The Higher Object Programming System
HOPS is a graphically interactive program development and
program transformation system
based on term graphs.
HOPS is intended as:
- Research tool: New languages can easily be constructed
and experimented with via the transformation mechanism.
- Programming tool: HOPS may be used as a ``better Haskell editor'',
integrating syntax directed editing with strong online typing.
- Visualisation and debugging tool: Automatic evaluation sequences
help to illustrate the workings
of, for example, purely functional programs with lazy evaluation.
- Education tool: A hands-on experience of term graphs, syntactic structure,
typing, graph reduction, general second-order rule application
and reduction strategies can be gained easily through the use of HOPS.
These pages provide:
The homepage of HOPS is http://www.cas.mcmaster.ca/~kahl/HOPS/.
HOPS is a program development and program transformation environment
that is radically based on term graphs at the user interface.
The current implementation
is in fact a literate programming system for term-graph programming
with quasi-WYSIWIG document interaction.
Programming in HOPS is unusual in several respects.
While most users will be used to see their programs as texts,
in HOPS programs are made up of term graphs.
These term graphs are of course closely related to the terms that are encoded
in the textual representation of conventional programs,
but the visual appearance is radically different.
In term graphs, the structure is exposed in an extremely explicit manner,
and interaction is guided very directly by this structure.
HOPS supports the program development process structurally
by making impossible what would be syntax errors and type errors in conventional systems.
This system support, and the graphical immediacy of program structure,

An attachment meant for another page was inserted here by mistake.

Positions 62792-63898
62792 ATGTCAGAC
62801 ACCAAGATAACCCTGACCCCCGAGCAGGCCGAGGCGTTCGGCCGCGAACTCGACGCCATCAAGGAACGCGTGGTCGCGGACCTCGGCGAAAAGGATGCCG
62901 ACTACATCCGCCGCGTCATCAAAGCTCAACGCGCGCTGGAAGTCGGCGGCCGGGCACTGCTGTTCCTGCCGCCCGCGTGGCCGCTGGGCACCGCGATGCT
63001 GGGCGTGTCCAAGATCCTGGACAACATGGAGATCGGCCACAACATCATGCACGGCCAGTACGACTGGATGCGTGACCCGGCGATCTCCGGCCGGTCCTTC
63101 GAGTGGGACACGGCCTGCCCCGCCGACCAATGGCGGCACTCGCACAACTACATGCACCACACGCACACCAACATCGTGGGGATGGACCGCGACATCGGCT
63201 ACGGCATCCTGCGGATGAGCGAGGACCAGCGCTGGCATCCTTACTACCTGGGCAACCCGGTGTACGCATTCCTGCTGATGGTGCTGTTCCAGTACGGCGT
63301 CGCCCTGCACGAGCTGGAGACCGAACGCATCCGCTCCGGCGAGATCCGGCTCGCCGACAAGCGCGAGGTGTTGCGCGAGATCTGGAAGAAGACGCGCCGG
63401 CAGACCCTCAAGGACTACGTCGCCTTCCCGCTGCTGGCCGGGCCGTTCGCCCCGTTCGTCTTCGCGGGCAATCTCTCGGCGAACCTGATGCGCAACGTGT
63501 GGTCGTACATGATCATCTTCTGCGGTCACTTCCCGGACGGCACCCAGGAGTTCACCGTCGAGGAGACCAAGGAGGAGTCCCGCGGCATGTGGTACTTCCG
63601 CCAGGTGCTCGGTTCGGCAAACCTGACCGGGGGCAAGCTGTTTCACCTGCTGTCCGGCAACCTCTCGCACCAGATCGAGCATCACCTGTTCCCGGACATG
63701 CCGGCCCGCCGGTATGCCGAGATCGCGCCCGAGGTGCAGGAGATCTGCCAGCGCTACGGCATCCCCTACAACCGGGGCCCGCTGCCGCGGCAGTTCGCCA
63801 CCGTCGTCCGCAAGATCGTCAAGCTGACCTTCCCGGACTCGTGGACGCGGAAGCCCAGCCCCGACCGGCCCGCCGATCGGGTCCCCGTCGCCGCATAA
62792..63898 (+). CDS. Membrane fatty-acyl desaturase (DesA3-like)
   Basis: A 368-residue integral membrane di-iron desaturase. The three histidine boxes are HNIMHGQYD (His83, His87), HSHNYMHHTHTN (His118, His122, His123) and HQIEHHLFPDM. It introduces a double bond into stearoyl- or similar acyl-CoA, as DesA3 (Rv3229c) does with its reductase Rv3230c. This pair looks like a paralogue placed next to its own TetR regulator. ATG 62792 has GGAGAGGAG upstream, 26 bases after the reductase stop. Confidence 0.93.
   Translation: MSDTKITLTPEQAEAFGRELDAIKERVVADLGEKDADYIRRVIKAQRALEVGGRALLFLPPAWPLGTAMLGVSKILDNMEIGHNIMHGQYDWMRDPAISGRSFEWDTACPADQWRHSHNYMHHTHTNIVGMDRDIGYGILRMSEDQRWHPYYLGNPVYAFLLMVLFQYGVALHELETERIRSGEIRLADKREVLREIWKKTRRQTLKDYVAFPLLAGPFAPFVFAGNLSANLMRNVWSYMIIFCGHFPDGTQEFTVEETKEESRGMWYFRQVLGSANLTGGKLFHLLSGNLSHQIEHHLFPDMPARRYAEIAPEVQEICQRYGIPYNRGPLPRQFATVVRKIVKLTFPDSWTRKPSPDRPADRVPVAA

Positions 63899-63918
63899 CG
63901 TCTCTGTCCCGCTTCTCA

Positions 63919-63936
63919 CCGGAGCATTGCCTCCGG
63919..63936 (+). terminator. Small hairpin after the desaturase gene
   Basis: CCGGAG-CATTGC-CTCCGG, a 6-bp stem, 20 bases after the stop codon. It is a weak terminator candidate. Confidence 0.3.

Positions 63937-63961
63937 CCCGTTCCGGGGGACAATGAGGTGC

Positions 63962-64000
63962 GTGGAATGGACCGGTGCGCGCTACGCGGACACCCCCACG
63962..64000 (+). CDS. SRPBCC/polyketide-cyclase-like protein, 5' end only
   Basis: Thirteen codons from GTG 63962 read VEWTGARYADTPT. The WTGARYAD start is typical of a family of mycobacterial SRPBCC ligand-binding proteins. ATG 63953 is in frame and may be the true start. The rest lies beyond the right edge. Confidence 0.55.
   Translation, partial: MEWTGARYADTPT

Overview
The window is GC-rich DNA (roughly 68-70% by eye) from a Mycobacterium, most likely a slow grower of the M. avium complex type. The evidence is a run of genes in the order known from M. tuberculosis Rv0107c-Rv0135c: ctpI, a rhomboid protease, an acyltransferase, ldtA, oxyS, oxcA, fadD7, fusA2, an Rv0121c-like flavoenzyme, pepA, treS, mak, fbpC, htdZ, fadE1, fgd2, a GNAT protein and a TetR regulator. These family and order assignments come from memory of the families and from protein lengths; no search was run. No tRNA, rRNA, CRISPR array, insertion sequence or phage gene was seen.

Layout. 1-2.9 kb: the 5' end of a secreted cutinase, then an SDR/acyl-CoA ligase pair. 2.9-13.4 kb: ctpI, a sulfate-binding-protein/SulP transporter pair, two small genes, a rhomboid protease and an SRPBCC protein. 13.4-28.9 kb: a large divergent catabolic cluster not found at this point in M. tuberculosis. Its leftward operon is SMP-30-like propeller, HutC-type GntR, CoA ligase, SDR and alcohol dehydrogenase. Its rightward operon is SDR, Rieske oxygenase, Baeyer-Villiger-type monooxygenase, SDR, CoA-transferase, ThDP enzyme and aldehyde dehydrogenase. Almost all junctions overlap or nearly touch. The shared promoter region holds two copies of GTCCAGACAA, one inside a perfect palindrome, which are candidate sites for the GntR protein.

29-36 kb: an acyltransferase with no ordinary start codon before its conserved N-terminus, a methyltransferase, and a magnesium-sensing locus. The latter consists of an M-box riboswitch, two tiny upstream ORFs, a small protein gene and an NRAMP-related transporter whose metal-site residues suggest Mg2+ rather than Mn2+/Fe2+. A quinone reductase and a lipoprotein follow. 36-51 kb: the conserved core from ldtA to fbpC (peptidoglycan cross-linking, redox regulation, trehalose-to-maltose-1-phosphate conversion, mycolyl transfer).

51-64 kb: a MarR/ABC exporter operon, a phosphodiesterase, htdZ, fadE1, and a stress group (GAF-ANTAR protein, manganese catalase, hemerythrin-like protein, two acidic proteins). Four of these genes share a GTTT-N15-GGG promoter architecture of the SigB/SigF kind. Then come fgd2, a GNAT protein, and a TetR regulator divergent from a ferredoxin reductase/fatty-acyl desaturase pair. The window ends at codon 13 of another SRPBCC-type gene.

with some experience, lead to a much higher confidence and a much lower error rate
during the program development process.
Putting it into the terms of conventional programming environments,
the ``editor'' in HOPS also includes an ``interpreter'',
the interactive transformation system.
This possibility to apply single rules or transformation strategies
at any point during editing has several advantages.
One advantage is of course that experimenting with the program under development,
simulating parts of the execution even while not everything is defined,
can lead to a better understanding of this program
and to earlier discovery of eventual errors.
Another advantage, which may be even more important in the long run,
is that the possibility to try different equivalent versions of each part of the
program. This can make it easier to follow a coherent style,
and to find and apply new abstractions
as they appear appropriate during development.
HOPS has its beginnings in the mid-eighties of the twentieth century,
when work on it was started in a small group led by Gunther Schmidt.
Different prototypes have been implemented since then.
The current implementation is based on the
thorough investigation of the foundations of
second-order term graph rewriting
that forms the basis of the transformation system of HOPS.
The traditional strengths of the HOPS approach
are realised in this implementation:
Besides, new features include:
- Term graphs with explicit variable binding
- Enforcing of term graph consistency: no syntax errors!
- Strong online term graph typing: no typing errors!
- Second order term graph transformations
- Automatic transformation mechanisms
- Term graphs with explicit variable identity
- Flexible term graph interaction with automatic and manual layout
- Literate programming approach supported by quasi-WYSIWYG module document interaction
- Term graph attribution allowing generation of code in other languages
- Interoperability through XML file format.
- Folding of sections and submodules
- Document output of module documents to PostScript and HTML